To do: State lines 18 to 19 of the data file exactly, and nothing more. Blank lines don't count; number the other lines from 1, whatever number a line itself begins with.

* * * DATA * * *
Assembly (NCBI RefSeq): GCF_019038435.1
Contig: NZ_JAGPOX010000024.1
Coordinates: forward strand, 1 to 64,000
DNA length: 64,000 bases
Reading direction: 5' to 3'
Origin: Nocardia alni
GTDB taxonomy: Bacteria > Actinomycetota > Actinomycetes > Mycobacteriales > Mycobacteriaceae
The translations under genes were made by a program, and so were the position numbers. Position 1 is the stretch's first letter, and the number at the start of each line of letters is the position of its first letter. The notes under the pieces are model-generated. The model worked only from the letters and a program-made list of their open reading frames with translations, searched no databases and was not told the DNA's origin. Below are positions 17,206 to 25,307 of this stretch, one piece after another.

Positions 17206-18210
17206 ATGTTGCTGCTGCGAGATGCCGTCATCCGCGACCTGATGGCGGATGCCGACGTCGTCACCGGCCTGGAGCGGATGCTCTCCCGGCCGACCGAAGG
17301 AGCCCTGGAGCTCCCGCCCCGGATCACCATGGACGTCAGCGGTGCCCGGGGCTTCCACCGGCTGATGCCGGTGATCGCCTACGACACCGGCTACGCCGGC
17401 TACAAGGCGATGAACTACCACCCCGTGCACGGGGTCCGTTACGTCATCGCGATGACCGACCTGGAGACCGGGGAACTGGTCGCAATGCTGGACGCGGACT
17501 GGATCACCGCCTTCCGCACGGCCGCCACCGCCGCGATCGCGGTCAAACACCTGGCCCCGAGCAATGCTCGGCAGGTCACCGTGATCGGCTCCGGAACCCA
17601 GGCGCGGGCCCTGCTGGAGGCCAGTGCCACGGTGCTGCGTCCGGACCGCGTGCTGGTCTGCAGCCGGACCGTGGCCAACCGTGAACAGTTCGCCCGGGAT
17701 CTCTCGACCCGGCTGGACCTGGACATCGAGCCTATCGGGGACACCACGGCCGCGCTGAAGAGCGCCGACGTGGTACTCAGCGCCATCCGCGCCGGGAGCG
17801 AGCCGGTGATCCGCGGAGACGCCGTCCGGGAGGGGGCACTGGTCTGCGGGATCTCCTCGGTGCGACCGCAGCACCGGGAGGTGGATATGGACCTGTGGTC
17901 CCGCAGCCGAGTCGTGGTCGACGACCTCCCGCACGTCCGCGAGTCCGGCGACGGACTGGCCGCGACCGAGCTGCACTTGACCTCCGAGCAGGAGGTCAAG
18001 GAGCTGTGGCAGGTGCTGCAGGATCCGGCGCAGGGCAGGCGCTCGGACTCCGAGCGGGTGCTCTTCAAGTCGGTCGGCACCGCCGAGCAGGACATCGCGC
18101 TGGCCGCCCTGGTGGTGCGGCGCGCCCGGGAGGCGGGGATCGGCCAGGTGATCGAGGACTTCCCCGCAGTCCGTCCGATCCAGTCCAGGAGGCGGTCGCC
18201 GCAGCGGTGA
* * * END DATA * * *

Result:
18001 GAGCTGTGGCAGGTGCTGCAGGATCCGGCGCAGGGCAGGCGCTCGGACTCCGAGCGGGTGCTCTTCAAGTCGGTCGGCACCGCCGAGCAGGACATCGCGC
18101 TGGCCGCCCTGGTGGTGCGGCGCGCCCGGGAGGCGGGGATCGGCCAGGTGATCGAGGACTTCCCCGCAGTCCGTCCGATCCAGTCCAGGAGGCGGTCGCC